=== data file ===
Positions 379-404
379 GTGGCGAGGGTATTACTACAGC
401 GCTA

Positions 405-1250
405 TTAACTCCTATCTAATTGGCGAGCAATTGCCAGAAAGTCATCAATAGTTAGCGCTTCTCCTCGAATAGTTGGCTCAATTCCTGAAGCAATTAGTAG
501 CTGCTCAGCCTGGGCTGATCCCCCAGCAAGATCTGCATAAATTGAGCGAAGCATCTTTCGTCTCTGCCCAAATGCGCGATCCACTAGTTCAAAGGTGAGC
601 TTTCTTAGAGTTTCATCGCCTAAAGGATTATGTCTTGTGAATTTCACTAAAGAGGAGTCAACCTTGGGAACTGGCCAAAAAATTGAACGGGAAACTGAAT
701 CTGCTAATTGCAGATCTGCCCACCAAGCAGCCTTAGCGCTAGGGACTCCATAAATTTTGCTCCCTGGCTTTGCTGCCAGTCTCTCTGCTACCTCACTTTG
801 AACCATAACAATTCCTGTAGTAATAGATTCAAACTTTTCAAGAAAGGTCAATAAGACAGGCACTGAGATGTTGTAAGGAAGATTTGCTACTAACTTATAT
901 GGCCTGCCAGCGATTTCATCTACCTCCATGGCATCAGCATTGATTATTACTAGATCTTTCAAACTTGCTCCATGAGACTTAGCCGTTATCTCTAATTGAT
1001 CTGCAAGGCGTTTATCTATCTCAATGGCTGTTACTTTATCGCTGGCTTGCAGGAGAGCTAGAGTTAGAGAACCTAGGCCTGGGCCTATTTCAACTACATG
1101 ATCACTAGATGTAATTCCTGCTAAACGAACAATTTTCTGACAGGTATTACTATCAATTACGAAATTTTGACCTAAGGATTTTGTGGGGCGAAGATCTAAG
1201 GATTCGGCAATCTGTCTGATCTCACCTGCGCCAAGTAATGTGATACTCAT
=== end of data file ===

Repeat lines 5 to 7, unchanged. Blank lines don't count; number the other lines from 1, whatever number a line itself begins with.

405 TTAACTCCTATCTAATTGGCGAGCAATTGCCAGAAAGTCATCAATAGTTAGCGCTTCTCCTCGAATAGTTGGCTCAATTCCTGAAGCAATTAGTAG
501 CTGCTCAGCCTGGGCTGATCCCCCAGCAAGATCTGCATAAATTGAGCGAAGCATCTTTCGTCTCTGCCCAAATGCGCGATCCACTAGTTCAAAGGTGAGC
601 TTTCTTAGAGTTTCATCGCCTAAAGGATTATGTCTTGTGAATTTCACTAAAGAGGAGTCAACCTTGGGAACTGGCCAAAAAATTGAACGGGAAACTGAAT